• A debt consolidation loan is a personal loan, preferably very cheap, that you use to pay off other debt.
  • Debt settlement implies getting a special agency to lower your debt by negotiating with your lenders.

To figure out which one of these methods is best for you, we must explain how all forms of debt consolidation work. There are a number of benefits, as well as risks associated with all of these – so let’s go through the 3 main debt consolidation methods real quick, and you’ll know which one is best for you immediately after.

Debt Consolidation
Turn multiple debts into one with debt consolidation

Debt Management Plan (DMP)

Pros

  • Spreads out payments, making them more manageable
  • Financial counseling
  • Cheap or free
  • Doesn’t damage your credit score

Cons

  • Won’t lower the amount you have to pay
  • There’s no guarantee your agency will negotiate great terms with lenders
  • Will remove all involved credit account from your credit report – even good ones

This starts with you going to a debt management agency (a.k.a debt consulting agency). These agencies are nonprofits, meaning they are cheap, or even free, and they help debtors by managing their debt and negotiating better terms with their creditors.

It works like this – you talk to your advisor and they tell you everything you need to know about debt management and give you a few tips on how to pay everything off. They will also ask about your financial situation and make a realistic plan you can follow to pay off everything. 

Then, they sum up all your debt and you pay the agency instead of your lenders. Basically, you pool your cash into one place, and the agency sends it to the lenders promptly – this way, you only need to worry about a single monthly payment.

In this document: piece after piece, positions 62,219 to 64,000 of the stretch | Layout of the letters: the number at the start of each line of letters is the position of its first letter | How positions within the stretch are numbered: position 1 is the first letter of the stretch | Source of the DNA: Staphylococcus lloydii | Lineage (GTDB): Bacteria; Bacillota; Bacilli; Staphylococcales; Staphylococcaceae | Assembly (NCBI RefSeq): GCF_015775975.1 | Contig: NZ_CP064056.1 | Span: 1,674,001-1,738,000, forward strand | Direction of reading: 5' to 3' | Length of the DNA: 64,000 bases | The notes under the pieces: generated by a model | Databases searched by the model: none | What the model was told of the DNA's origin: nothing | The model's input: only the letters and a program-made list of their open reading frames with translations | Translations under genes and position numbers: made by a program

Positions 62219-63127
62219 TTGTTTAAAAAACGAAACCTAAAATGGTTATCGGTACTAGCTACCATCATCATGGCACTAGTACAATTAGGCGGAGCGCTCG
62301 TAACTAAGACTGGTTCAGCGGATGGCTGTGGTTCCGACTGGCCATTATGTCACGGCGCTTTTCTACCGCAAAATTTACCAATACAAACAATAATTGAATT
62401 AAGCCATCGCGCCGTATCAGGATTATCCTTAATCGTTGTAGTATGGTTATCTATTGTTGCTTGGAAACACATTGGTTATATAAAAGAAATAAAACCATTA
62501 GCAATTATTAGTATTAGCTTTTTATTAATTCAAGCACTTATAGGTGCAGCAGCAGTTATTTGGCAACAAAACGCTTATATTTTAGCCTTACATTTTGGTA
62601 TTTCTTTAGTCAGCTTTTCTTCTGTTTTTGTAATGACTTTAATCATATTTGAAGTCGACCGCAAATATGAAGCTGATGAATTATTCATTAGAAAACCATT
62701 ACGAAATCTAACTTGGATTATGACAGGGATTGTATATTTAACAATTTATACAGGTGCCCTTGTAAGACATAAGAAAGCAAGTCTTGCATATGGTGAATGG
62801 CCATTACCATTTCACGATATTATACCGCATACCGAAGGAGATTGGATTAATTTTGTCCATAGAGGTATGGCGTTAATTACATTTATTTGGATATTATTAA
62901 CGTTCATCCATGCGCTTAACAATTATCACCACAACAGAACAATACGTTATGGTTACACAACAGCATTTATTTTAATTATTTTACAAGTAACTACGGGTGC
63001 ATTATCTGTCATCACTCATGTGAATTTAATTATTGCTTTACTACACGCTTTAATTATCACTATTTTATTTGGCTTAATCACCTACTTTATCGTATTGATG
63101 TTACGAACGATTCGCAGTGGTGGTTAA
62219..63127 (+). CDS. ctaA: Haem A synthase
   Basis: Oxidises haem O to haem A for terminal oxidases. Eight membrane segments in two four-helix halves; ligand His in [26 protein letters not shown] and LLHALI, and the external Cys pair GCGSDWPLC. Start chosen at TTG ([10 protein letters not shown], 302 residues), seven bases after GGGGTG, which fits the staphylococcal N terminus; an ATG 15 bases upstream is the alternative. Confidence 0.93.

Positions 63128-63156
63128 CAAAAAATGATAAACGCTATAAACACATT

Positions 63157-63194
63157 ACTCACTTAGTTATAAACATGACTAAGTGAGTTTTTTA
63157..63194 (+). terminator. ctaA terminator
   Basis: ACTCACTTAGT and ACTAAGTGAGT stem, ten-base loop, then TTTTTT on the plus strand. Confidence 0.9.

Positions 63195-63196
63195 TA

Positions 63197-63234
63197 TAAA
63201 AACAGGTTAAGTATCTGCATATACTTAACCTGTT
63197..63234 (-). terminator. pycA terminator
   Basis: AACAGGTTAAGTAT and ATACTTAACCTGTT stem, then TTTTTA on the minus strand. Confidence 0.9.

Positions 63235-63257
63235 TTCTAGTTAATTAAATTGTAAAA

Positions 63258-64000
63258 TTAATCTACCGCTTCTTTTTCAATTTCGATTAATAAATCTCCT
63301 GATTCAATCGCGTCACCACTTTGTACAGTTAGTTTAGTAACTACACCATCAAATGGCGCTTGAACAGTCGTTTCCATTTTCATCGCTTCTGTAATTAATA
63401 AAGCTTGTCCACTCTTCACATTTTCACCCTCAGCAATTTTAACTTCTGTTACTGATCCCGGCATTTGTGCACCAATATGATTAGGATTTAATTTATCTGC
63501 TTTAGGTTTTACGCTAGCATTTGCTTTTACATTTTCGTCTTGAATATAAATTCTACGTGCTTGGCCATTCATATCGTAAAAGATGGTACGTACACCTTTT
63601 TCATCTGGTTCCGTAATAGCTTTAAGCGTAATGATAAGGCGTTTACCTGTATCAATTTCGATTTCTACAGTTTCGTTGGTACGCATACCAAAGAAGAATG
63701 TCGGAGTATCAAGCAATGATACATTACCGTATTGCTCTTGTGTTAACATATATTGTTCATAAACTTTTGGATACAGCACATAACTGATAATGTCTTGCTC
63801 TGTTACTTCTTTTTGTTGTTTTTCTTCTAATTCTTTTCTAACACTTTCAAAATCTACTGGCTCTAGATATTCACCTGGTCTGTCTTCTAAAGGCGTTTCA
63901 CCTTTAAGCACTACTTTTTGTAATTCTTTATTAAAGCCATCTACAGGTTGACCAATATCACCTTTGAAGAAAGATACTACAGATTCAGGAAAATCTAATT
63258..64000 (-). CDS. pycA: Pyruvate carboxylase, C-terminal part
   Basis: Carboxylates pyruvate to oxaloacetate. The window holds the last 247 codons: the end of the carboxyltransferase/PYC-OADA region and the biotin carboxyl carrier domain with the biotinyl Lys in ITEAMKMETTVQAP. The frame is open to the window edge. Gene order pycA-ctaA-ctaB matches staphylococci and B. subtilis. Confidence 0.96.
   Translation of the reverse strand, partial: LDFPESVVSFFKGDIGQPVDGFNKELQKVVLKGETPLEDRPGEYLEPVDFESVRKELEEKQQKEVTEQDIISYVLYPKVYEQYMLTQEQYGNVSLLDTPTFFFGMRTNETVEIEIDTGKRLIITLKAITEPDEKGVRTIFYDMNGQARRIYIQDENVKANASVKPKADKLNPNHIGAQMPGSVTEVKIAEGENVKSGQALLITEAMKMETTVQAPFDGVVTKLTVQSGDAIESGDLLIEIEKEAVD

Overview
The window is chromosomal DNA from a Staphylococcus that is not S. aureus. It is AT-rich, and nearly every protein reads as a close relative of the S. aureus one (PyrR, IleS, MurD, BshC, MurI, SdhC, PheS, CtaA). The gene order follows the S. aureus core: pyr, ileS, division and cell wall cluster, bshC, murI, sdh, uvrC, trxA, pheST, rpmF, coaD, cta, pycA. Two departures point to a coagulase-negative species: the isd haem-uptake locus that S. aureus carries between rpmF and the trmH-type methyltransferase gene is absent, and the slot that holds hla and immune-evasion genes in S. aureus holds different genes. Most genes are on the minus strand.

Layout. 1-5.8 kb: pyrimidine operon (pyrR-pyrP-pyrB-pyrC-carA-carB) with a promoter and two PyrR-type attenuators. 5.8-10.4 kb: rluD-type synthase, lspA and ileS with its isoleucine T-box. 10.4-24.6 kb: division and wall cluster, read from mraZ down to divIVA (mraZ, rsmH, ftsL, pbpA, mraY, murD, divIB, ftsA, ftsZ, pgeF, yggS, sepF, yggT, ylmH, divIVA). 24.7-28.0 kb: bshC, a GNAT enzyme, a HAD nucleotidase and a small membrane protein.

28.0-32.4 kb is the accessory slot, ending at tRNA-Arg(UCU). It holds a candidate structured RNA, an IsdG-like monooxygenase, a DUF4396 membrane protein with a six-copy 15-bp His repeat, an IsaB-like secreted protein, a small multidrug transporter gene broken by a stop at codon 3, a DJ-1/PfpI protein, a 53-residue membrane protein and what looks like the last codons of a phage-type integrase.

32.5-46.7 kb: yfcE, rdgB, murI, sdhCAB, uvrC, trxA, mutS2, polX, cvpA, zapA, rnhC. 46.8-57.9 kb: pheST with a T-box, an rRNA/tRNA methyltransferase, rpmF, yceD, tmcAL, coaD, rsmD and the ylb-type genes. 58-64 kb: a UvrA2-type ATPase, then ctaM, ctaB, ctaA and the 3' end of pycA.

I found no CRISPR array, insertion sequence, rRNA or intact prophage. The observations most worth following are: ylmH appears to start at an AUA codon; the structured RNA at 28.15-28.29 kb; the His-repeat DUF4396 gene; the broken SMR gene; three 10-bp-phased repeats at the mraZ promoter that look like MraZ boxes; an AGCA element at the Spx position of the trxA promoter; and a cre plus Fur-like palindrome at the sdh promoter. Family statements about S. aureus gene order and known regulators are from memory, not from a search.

Meanwhile, your agency will negotiate with your creditors and try to get you better loan terms. Most of the time, this means getting your debt stretched out enough for you to pay it off easily, but it can also mean lower interest rates.

Debt Management Plan
DMP – the most risk-free consolidation method

To “help” you out a bit more, all the involved lines of credit will be disabled so you can’t borrow through them. Sure, this will speed things up, but you should know this if you mean to use those credit cards. Also, keep in mind that a DMP isn’t available for all loans – student loans and secured debt will not be included in a DMP, but the agency can provide you guidance for that too.

The only fees you’ll encounter are the initial setup fee (usually $30-$50) and the monthly management fee (usually $20-$75), which is not that bad. It’s also possible that the agency will waive the fees if you have a low income.